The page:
04-17-2010, 09:36 AM   #67
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Those tests were done with manual focus so I guess it's safe to assume it's not a front-focus issue? Back to Tamron goes the lens.
04-17-2010, 10:37 AM   #68
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see if you can get it recalibrated or custom set it thru the af ajustment menu
it wont be total lost
lumpy

04-17-2010, 12:25 PM   #69
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QuoteOriginally posted by smcook99 Quote
Those tests were done with manual focus so I guess it's safe to assume it's not a front-focus issue?
No, but now we're squarely in the territory of might-be-user-error. I'd get someone *else* to try it - someone with experience manually focusing fast lenses on modern DSLR's. It's well known that the focus screen lies and shows too much in focus at wide apertures, leading to situations where you *think* you have the subject in focus but it turns out not to be. It's close to accurate at f/2.8, but could be off by enough to be fooling you. At this point, given that Tamron didn't see a problem, I'm actually think thinking this is the most likely story.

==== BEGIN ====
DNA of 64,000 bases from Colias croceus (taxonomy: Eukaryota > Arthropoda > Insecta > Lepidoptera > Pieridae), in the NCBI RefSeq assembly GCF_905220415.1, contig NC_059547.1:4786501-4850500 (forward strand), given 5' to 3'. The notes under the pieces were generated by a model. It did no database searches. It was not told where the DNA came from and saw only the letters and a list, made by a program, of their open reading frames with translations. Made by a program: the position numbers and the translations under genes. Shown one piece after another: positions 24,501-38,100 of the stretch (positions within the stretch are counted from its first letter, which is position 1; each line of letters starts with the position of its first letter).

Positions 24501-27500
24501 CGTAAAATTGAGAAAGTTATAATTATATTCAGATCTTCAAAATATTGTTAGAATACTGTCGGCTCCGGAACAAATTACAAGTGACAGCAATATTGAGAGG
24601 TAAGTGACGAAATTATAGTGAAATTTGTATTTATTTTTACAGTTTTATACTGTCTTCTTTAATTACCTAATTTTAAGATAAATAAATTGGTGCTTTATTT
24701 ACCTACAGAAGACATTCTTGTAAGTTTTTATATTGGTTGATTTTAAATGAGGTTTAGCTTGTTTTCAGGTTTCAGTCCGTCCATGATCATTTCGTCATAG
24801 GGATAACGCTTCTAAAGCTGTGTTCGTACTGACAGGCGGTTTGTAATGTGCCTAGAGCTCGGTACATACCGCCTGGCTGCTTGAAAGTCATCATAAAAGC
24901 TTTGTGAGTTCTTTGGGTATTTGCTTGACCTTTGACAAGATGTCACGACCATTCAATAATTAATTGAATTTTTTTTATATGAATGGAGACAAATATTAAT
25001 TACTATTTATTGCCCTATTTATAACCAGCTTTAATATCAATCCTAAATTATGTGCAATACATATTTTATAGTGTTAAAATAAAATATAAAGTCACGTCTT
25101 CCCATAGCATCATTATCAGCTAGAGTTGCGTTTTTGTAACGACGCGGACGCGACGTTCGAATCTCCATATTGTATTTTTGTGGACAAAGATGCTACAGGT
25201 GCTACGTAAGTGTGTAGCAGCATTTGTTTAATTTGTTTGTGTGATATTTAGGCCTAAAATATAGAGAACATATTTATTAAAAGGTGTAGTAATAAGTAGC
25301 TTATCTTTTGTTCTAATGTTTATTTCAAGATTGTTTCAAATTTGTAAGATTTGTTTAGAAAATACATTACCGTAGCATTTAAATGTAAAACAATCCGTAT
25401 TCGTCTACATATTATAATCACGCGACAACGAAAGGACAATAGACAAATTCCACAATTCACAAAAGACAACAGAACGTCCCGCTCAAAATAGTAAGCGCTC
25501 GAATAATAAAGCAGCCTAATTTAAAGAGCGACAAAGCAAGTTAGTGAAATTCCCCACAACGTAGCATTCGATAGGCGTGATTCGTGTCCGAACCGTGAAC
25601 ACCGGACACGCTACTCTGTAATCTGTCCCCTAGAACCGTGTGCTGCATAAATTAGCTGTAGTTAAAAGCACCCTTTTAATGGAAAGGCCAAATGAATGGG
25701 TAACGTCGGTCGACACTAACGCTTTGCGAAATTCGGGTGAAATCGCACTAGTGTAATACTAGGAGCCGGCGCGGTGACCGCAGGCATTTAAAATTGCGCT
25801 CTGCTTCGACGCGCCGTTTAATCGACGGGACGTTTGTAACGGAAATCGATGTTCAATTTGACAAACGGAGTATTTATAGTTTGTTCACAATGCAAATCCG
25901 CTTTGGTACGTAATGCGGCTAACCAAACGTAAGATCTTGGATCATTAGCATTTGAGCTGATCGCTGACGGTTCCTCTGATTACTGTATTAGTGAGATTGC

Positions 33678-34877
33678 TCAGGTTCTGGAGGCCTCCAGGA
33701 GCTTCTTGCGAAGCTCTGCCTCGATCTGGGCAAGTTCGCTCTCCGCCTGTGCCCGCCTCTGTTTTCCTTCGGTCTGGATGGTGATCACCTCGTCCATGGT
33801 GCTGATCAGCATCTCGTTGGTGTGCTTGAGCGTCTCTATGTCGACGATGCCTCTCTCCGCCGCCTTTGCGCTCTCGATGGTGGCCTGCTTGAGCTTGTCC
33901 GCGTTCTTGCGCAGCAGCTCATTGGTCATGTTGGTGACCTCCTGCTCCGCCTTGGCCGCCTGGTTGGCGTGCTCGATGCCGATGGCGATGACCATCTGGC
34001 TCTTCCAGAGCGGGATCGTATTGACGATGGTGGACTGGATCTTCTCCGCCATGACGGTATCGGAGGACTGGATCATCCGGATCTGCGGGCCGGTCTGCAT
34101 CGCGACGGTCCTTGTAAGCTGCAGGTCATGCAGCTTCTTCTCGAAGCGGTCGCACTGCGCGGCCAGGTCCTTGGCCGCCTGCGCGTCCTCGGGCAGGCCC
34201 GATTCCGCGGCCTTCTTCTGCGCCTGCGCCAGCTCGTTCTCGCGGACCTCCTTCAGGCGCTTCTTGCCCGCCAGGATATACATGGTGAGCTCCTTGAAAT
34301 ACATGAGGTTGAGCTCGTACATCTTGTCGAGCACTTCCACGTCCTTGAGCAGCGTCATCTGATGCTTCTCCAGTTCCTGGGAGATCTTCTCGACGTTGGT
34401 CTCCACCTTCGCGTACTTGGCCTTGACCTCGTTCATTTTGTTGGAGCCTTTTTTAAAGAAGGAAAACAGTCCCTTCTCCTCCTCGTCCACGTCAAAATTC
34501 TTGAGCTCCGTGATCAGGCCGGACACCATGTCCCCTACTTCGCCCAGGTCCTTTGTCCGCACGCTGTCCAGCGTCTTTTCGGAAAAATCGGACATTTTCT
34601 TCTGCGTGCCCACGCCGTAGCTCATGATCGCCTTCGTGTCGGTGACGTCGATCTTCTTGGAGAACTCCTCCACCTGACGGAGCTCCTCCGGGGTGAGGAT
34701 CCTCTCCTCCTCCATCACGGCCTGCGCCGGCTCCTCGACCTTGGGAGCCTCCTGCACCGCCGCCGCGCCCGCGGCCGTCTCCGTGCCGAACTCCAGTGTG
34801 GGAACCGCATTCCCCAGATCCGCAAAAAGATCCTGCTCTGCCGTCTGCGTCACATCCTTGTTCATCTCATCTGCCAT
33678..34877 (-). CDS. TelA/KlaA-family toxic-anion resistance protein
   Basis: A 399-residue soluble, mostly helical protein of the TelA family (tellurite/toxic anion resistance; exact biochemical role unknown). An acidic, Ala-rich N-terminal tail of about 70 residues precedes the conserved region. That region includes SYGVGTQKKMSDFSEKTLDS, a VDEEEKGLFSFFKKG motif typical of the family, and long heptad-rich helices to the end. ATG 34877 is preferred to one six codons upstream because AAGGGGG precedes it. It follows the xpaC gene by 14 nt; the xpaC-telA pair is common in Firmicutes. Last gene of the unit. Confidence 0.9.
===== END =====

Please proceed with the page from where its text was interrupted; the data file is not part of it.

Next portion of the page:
Of course, simply repeating the test using AF - after first checking for FF/BF issues - would also be in order.
04-17-2010, 01:33 PM   #70
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Here are four tests in different light and distance. On first glance it looks as though the foreground is in focus more so than the background. If this is the case is this something I can compensate for like you mentioned an AF adjustment menu?
Question 1) Can I adjust just this lens or will it affect every lens I use?
Question 2) How is it the lens can focus fine in one aperture and not another?
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04-17-2010, 06:00 PM   #71
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Strange indeed. OK, I'll ask this under the "no question is a dumb question" scapegoat: have you done similar tests with any of your other lenses to make your something didn't happen to your camera (just to rule it out)?